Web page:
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PhD in Classics

The PhD is a three-year research degree, examined by a dissertation of up to 80,000 words. The criteria for obtaining the degree are that the dissertation represents a 'substantial contribution to knowledge', and that it also represents a realistic amount of work for three years' study.

HowToApplyCandidates work closely with their supervisor, a senior member of the Classics Faculty (see the list of Faculty members and their research interests), and also have a secondary supervisor. The secondary supervisor is involved in the registration process which must be completed by all students in their first year, and the annual review of progress thereafter; s/he may be consulted more often, if desired, for informal advice.

Doctoral students spend most of their time working independently, researching their own specialist topic, but there is a wide variety of graduate seminars offered in the various subject areas (Greek and Latin Literature, Philosophy, History, Art and Archaeology, Philology and Linguistics, and Interdisciplinary Approaches to the Ancient World), and you will be encouraged to participate actively in one or more each term. If you need to acquire any further specialist skills, you will be entitled to attend any lectures you wish from the University's extensive undergraduate lecturing programme, in Classics or any other discipline; and the Faculty currently offers training in palaeography, epigraphy, Linear B and numismatics, and classes in a range of ancient and modern languages.

When you have submitted your thesis, it will be examined jointly by two experts in the relevant area, one of them from Cambridge, one from another university, and discussed orally at a viva with the two examiners. Many successful theses go on to become the basis for significant publications.

 Course requirements

First Degree: Most applicants will be taking, or have completed, a Master’s level degree course (MPhil, MSt, MA, or other research preparation programme), and we are looking for a first class/Distinction level of work on that course from a British university, or the equivalent from an overseas university.

Your qualification need not be entirely in classical subjects, but we normally expect some evidence of first-class/Distinction level attainments in areas directly relevant to your proposed research.

English Language: If English is not your first language, you will also need to satisfy the Faculty’s English language condition (as follows) prior to your admission being confirmed. You must achieve the minimum requirements in the same sitting, and no more than two years before the start of your course.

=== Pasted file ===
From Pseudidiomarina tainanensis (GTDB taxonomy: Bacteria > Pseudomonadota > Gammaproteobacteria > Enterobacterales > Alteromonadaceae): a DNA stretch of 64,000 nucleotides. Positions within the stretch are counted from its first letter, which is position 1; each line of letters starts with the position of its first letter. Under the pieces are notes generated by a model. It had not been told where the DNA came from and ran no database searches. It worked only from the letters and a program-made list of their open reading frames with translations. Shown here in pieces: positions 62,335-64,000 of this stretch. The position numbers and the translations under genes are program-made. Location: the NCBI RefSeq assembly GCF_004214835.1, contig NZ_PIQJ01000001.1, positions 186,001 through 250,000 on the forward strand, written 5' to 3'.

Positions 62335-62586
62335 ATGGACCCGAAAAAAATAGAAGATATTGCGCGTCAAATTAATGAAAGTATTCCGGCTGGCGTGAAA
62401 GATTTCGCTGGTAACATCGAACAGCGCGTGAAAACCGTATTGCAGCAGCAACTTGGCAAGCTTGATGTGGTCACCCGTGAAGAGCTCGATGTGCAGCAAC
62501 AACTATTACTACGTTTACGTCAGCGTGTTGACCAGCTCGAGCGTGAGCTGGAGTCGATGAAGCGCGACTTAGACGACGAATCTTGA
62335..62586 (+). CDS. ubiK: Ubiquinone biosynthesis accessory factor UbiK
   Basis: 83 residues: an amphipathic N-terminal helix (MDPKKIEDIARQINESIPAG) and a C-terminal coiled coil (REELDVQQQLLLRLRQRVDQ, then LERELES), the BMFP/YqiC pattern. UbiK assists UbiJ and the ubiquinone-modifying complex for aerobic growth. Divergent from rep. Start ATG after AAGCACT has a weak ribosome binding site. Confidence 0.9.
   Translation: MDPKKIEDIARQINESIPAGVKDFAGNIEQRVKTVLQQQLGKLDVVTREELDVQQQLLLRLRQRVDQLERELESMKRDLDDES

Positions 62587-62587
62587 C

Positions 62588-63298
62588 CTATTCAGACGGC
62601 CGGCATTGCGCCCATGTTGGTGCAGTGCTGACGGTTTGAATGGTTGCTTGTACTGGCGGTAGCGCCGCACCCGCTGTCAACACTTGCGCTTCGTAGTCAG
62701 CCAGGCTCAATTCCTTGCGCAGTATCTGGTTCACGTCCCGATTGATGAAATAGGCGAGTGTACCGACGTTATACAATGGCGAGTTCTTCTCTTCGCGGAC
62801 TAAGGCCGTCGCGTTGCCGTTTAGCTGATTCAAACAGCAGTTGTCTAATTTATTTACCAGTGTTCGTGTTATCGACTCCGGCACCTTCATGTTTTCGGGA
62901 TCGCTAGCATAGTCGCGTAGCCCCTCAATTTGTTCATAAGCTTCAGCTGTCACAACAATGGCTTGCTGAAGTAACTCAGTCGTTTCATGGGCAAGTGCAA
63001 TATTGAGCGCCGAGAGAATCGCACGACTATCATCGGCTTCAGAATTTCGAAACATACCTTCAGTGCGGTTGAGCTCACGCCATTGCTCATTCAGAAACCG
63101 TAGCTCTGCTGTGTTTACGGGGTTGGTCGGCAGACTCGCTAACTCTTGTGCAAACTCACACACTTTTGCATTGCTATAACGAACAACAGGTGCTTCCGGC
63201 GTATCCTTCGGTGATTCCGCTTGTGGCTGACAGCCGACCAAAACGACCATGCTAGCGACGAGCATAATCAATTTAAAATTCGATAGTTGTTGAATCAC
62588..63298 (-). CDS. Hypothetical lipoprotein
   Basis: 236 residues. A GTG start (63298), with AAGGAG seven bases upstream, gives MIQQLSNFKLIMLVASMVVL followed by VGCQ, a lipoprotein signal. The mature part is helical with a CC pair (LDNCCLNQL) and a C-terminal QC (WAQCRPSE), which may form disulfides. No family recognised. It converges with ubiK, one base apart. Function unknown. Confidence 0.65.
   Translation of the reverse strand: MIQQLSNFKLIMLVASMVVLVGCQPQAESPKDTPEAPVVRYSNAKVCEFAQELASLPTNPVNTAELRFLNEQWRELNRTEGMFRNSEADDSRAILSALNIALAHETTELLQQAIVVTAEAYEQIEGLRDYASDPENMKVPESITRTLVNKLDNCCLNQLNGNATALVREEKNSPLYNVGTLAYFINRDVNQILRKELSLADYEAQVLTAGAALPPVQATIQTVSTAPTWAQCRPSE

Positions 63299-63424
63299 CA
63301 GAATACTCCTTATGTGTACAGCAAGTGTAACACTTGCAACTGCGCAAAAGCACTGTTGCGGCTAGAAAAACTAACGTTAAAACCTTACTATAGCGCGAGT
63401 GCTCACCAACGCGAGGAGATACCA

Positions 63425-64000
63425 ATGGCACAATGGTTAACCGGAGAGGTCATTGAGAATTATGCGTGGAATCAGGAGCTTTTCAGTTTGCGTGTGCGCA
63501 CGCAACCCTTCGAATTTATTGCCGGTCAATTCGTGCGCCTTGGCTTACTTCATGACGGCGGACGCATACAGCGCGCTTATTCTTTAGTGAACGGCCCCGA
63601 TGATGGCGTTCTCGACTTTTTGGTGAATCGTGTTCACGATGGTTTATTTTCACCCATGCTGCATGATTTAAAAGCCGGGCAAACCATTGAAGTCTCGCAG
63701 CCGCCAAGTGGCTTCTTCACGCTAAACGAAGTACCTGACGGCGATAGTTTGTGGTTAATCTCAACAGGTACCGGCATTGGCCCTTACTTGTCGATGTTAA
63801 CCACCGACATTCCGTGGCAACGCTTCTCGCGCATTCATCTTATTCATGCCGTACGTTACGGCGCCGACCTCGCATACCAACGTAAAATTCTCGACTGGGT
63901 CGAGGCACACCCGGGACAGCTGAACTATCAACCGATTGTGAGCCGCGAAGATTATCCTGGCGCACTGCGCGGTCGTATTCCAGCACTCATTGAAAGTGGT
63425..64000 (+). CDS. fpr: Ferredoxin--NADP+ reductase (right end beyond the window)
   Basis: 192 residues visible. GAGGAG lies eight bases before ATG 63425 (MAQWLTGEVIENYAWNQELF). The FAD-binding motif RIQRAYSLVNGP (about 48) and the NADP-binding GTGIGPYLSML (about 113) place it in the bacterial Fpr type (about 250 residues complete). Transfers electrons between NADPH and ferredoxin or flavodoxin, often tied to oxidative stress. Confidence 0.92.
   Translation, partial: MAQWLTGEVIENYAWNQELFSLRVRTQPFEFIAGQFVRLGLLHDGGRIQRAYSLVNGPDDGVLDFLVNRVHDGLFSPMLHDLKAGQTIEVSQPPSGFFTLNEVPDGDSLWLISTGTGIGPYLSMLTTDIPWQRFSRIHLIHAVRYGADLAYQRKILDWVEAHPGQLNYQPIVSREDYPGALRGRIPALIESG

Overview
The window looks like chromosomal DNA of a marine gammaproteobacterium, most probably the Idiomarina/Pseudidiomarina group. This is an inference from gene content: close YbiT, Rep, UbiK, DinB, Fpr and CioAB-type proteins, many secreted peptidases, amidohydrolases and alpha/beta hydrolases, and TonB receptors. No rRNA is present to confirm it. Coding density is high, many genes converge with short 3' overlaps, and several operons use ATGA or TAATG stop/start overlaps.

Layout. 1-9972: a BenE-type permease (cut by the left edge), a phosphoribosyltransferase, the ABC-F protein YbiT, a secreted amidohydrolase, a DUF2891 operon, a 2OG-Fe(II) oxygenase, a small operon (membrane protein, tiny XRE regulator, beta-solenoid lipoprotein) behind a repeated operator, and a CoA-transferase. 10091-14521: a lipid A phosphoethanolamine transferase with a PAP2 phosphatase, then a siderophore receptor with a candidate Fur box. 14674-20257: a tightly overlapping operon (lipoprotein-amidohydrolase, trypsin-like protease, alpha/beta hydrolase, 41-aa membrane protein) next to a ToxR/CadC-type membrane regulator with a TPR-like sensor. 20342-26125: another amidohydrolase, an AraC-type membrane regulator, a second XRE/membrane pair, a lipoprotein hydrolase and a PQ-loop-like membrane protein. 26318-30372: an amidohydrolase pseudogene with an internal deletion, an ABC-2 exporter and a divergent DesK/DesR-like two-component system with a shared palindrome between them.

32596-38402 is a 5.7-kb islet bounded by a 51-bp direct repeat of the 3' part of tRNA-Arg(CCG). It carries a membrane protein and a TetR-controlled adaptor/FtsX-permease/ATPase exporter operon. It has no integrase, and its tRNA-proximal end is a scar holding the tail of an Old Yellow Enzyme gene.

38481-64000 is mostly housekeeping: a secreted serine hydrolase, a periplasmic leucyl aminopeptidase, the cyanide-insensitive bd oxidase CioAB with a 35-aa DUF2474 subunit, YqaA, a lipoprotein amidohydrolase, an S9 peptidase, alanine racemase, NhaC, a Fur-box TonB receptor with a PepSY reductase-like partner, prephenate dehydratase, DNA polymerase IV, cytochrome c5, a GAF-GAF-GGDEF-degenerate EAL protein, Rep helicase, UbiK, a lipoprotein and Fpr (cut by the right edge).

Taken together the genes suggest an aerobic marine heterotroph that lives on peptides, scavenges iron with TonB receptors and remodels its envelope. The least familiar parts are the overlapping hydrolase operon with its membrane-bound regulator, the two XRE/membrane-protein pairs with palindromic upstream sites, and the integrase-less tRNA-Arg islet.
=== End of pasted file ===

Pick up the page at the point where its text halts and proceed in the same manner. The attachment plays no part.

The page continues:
• IELTS: Overall band score of 7.5, with not less than 7.0 in individual elements.
  • CAE (Cambridge English Advanced):  A grade (plus an assessment by our language centre)
  • CPE (Cambridge English: Proficiency):  A or B grade
  • TOEFL: Overall score of 110, with not less than 25 in individual elements.

This condition is waived if you have:-

  1. completed a course equivalent to a UK Bachelor's degree;
  2. running for three years or more;
  3. at an English-language institution;
  4. in the last two years.

For full information, please refer to the University website.

Greek & Latin: The majority of research projects, with the exception of those which are strictly archaeological in character, require a high level of Latin and/or Greek. The skills which you need to strengthen during your first year can include these languages, but it is unlikely that these could reach the high linguistic standards required for the PhD if you did not arrive here with at least a good grounding in them.

RSS Feed Latest news

Byvanck Chair of Classical Archaeology/Art History

Oct 30, 2019

The Faculty is delighted to announce that Professor Caroline Vout has been appointed to the Byvanck Chair of Classical Archaeology/Art History, a visiting professorship at the University of Leiden. The appointment is for five years from Michaelmas 2019.

Myles Burnyeat

Sep 23, 2019

The Faculty is very sorry to have to report the death, aged 80, of Myles Burnyeat, Laurence Professor of Ancient Philosophy from 1984 to 1996, and honorary Fellow of Robinson, on Friday 20th September.

2019 Gifford Lectures

Jun 04, 2019

Professor Beard's Gifford Lectures (University of Edinburgh), on The Ancient World and Us: From Fear and Loathing to Enlightenment and Ethics, are now available on line.

The Runciman Award 2019

May 13, 2019

The Faculty is delighted to announce that Professor Robin Osborne is a recipient of the Runciman Award 2019 for 'The Transformation of Athens' (Princeton University Press).

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